In Part II, you choose 4 modules, which can be a blend of whatever you choose. It is possible to substitute a thesis for one module. Part II has no language teaching.

What is the faculty building like?


The faculty building is relatively small and easy to get around. The lecture rooms are fairly well-spaced, and there are several classrooms for classes and supervisions. We have a common room for undergraduates to work in, as well as the lovely library. The highlight is probably the Museum of Classical Archaeology, which houses casts of ancient sculptures. It's a great space to go after lectures and interact with what you've been taught about.

What is the workload like?


Contact hours depend on your year and college. In Prelims and 1A you have lectures from every caucus, as well as set text lectures every week, which totals to about 8 lectures. You'll also have language classes on top of this (about 3-4 of those, but this is dependent on how much language knowledge you arrive with) and then supervisions, which include weekly essays. As colleges set supervisions, these can vary from 3-6 per week. In 1B and Part II, you'll have lectures for each of your papers, spread out over the terms, as well as classes for your papers, and supervisions. You no longer have language classes in these years. A typical work week is about 40 hours.


The workload varies greatly from first to third years. As a first year, you can expect to have four language classes a week, and around two lectures a day. In addition, you will have college supervisions, usually around five a week. You should only have to write one essay a week, and the assignments for the other supervisions are all fairly short. The lectures and language classes do not require you to submit any work before hand, although you may be expected to do some readings.
In Part IB, the number of language classes per week drops to two, and the number of supervision drops to around four per week. Lectures can be variable, since many Part IB courses run over four weeks instead of eight, so you are lectured in the same topic twice a week instead of once. Depending of the blend of modules you take, you can end up with a term that is very packed in one section, and very empty in another. However, the lecture load is generally manageable.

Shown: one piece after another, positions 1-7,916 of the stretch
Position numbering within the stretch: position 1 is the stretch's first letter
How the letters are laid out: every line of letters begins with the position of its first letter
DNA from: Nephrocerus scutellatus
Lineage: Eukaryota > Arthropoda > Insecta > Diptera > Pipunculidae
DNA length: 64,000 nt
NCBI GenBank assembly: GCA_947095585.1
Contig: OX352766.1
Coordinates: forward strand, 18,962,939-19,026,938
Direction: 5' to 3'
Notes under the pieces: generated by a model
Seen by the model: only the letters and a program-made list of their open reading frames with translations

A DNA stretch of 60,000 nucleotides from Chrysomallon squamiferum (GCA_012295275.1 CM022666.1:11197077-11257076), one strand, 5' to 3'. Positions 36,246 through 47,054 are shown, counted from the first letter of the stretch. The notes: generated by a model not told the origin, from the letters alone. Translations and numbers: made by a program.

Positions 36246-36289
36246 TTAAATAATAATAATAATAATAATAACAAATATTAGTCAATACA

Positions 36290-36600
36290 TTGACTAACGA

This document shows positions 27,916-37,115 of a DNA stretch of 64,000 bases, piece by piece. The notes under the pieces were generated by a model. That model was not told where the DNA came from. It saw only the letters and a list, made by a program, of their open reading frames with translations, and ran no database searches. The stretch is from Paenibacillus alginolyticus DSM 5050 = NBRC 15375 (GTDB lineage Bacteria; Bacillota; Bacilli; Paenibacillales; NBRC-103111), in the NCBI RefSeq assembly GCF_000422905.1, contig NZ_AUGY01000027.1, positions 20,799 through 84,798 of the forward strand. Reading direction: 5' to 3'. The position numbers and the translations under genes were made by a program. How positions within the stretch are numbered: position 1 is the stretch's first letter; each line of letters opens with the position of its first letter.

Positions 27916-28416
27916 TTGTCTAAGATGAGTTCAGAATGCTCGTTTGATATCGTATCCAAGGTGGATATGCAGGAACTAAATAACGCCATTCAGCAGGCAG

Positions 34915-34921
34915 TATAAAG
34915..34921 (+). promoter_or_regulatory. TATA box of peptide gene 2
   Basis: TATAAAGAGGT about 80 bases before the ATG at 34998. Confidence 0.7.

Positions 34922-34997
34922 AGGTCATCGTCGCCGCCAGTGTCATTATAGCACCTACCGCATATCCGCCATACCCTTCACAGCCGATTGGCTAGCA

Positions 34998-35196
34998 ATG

What about your course would you change?


The language teaching needs a bit of work, and parts of that have been improving. The current Academic Reps are treating this as a priority. You will need to take language learning into your own hands, and this can be especially difficult considering many students come in with little-to-no prior language learning, let alone in ancient languages. Be prepared that for a lot of students this is the hardest part of the course.


I feel that the quantity of work in Part IA is a lot to handle, particularly in the first term. It does get better once you are able to pick your options, and the Faculty has recently reformed the course to make it less arduous.

A typical timetable

  Monday Tuesday Wednesday Thursday Friday
9am         Language Class
10am Language Class Language Class   Lecture Language Class
11am Lecture Lecture Lecture    
12pm Lecture Lecture Lecture Lecture Lecture
2pm     Supervision Lecture  
3pm Supervision   Supervision    
6pm   Supervision   Supervision  
7pm         Supervision


Have more questions? Talk to an academic rep

Academic Reps are the voice of students in faculties, departments and schools. Reps have the power to enact changes to education, individually based on their priorities and collectively, working with other representatives across the University. Their responsibilities include taking students’ ideas and concerns to faculty and department boards, relaying important information from those boards back to students, and organising with their peers to foster a subject community.